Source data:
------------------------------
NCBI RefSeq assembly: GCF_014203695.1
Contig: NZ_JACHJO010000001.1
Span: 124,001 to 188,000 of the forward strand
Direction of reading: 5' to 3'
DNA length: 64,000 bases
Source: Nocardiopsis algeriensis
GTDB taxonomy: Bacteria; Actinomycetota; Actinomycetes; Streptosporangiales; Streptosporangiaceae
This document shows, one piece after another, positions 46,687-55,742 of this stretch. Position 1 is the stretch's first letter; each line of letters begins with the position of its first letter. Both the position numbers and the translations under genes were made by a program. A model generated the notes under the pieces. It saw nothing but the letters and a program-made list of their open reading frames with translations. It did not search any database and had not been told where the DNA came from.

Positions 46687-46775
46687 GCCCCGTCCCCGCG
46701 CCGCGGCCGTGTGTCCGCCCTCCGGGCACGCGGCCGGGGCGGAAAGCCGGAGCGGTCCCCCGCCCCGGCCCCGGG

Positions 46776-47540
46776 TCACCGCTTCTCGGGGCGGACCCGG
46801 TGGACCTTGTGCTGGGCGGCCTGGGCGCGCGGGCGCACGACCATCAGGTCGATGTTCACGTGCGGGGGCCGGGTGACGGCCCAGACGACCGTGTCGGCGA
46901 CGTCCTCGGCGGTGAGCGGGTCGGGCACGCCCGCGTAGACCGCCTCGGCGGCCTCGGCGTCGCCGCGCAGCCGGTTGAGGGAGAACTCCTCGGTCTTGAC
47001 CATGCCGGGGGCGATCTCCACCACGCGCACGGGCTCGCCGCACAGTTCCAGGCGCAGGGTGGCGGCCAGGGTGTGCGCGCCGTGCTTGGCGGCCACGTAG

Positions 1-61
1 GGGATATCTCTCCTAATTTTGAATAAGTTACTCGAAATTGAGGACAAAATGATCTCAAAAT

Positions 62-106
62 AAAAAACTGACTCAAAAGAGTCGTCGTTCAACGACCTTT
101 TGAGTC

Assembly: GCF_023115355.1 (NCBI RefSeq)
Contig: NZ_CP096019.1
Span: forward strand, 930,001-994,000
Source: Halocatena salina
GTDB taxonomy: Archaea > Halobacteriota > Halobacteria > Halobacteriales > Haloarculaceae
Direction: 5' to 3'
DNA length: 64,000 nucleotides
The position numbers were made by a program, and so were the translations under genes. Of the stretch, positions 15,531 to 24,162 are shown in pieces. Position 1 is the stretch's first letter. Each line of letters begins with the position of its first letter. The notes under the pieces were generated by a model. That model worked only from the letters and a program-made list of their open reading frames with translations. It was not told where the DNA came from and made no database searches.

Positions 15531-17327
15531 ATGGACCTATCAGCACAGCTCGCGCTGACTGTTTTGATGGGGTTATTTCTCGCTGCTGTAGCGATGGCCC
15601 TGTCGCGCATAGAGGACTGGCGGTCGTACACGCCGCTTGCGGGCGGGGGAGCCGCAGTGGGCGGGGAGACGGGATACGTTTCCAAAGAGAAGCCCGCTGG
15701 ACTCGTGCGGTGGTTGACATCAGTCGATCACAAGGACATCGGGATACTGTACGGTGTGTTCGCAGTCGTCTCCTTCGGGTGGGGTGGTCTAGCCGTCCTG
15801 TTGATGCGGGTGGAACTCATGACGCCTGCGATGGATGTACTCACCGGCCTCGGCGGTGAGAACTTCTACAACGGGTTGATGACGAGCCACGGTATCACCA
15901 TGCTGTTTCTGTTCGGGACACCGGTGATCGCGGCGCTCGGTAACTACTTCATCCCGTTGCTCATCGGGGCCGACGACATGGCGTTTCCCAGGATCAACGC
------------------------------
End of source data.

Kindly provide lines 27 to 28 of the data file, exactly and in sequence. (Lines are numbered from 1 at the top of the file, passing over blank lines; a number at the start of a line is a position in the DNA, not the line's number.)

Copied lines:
Direction: 5' to 3'
DNA length: 64,000 nucleotides